Decisive moments in white water

A camera club outing to Lee Valley White Water Park gave me an opportunity for another sport/action set. On the day, the only activity scheduled was white-water rafting as team-building for a large accountancy firm. Because the water channel and weirs are artificial, there are set-piece dramatic opportunities, although viewpoints are some distance from the water and there is a lot of background and foreground clutter.

Images in this set were made with a Pentax K-1 and a 70-200mm f/2.8 zoom. Most of the images were shot between f/2.8 and f/4 to use shallow depth-of-field to concentrate on the subject and reduce the clutter.

I started with the preparation and briefing area, which is surrounded by a first floor terrace, giving almost all-round viewing access. The principal problems are that there are just too many elements and that the predominant colour scheme is red, which does not fit with the predominant blue of events on the water.

This set illustrates some of the problems to be avoided. Visual clutter is noted above, best dealt with in most cases by tight framing. In places , the crews are instructed to hold their paddles vertical, which gives boring shapes, not as dynamic as when they are actively paddling. Where two rafts are close together, there is confusion of shapes. Water splashing, despite being the whole point of the activity can also obscure the boats and crews.

This sequence, shot in burst-fire mode, shows a boat passing through a weir section. The ‘decisive moments’ are shortly before the plunge, with expressions of anticipation and anxiety on the faces, or as the boat emerges from the spray. However, at the end, the crew are more randomly arranged which is often not photogenic. In the two middle images I feel that the white water hides too many important elements. On examination of the whole day’s contacts it appears that the bow of the boat is particularly important.

Here, I am exploring the effect of focal length to give some variety. Broadly, there are three ‘scales’ of zoom which seem to work: (a) filling the frame with a single boat, (b) framing very tightly to concentrate on the faces of some crew members or (c) showing a complementary but blurred ‘wider picture’ background. If I select this theme for my eventual assignment, then I will use a variety of framing.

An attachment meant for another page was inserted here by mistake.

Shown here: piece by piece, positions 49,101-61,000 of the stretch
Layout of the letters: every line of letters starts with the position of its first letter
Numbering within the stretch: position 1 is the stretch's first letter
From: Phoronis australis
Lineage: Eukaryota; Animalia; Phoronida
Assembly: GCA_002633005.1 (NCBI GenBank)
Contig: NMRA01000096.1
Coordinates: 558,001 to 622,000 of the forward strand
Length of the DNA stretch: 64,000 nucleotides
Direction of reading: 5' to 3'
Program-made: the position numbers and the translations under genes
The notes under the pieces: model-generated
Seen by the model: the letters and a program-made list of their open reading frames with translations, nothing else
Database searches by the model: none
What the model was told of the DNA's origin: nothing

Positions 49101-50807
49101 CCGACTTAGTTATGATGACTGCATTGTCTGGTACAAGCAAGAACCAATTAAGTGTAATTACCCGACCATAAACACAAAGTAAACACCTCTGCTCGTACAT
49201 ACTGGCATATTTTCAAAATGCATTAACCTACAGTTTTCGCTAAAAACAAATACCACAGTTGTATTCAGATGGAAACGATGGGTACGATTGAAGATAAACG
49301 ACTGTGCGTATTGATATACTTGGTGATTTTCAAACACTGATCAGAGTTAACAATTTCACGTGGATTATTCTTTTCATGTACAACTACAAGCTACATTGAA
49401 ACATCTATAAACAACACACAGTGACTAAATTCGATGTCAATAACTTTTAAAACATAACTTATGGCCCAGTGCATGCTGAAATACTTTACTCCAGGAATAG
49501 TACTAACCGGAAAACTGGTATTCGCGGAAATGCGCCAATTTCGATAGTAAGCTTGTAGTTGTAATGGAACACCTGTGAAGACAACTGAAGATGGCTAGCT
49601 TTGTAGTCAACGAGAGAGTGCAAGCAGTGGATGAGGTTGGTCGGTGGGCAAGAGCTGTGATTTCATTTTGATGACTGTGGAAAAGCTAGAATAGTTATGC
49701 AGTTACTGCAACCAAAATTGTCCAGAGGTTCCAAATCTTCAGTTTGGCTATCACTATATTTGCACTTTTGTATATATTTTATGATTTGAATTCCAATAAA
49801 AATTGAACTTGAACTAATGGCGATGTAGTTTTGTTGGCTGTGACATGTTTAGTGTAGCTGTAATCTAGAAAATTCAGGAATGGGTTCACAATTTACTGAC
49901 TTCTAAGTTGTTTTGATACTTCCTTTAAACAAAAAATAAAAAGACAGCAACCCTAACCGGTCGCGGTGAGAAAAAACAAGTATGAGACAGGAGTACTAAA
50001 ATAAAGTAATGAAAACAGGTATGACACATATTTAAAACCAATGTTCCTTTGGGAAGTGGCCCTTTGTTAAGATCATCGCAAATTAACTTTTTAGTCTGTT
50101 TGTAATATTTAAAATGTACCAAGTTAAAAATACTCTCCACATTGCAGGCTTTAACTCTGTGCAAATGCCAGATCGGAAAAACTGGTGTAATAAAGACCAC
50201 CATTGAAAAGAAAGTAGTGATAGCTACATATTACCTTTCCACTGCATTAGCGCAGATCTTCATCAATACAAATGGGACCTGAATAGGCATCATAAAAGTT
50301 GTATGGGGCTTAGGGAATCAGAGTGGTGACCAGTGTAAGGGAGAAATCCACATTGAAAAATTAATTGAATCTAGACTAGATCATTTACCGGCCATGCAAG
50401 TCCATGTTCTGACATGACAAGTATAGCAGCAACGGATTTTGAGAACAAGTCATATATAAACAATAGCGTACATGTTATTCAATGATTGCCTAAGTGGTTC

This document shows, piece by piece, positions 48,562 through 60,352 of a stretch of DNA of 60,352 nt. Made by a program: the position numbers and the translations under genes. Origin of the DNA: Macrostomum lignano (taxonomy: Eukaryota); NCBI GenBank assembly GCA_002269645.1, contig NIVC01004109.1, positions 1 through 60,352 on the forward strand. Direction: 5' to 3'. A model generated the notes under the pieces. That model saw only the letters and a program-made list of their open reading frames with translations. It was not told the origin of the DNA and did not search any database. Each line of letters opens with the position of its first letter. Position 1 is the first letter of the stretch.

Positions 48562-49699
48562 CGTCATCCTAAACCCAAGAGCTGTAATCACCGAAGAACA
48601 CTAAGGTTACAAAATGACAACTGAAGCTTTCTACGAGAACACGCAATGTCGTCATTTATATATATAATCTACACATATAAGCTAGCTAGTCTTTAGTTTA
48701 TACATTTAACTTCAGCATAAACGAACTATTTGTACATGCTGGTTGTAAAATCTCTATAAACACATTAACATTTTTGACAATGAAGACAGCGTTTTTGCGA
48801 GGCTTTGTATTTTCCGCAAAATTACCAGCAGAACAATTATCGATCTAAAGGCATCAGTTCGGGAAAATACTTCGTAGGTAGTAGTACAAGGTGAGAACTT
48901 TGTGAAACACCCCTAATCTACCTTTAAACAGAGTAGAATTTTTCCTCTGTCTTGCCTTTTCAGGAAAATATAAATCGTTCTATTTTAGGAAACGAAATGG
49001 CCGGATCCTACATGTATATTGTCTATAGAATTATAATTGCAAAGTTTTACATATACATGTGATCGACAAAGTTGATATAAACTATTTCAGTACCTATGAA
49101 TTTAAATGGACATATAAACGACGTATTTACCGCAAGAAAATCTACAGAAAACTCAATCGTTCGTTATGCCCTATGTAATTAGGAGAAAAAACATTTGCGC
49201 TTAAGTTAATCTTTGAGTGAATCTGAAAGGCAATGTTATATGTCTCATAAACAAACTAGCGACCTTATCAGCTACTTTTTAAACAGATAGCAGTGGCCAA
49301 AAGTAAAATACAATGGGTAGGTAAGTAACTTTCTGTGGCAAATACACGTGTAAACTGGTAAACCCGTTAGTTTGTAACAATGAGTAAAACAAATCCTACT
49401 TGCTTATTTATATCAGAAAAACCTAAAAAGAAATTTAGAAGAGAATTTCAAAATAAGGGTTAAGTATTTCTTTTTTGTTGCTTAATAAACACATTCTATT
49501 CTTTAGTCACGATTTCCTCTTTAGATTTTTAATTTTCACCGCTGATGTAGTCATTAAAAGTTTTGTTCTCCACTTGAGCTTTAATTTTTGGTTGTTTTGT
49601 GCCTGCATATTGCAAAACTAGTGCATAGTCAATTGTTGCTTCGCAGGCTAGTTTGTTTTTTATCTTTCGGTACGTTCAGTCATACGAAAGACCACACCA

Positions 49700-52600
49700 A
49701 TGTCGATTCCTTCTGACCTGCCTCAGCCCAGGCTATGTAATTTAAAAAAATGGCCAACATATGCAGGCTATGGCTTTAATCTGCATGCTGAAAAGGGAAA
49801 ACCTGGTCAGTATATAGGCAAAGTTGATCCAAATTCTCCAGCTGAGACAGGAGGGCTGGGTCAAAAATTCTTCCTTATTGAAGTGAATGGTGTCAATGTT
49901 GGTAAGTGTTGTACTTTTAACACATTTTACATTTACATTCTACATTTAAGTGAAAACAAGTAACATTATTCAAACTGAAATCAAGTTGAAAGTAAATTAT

Small changes between images can make a difference. In the second image the boat is oriented pointing directly to camera, which shows the helmsman/instructor to advantage. Also in the second image, the starboard front crew member has started to actively paddle and has a more determined expression.

The activity carries managed risks. In this case, a boat had nearly overturned and has spilt most of its crew. The sequence shows them in the water near the boat, and then being swept away downstream. The large image is the best compositionally as the boat forms a strong diagonal and appears to ‘enclose’ the people in the water. In the later images, they are more disconnected.


This image illustrates the difference between ‘peak of the action’ and ‘decisive moment’. The helmsman has been catapulted clear of the boat and is at maximum height. However, the crew have not noticed, so there is no reaction, and the airborne figure’s face is turned away from camera.


This is my favourite image of the day and is a real ‘decisive moment’ as all of the composition elements have come together well. The boat is emerging from a splash  with several faces visible and reacting. The paddles make a good arrangement and the helmsman is upright, attentive and clearly in control.

I believe this venue shows promise for Assignment 3 but I do not have enough variety of images. If I am to use it, I will need to revisit when there is white-water kayaking scheduled and combine the two activities into a single series.


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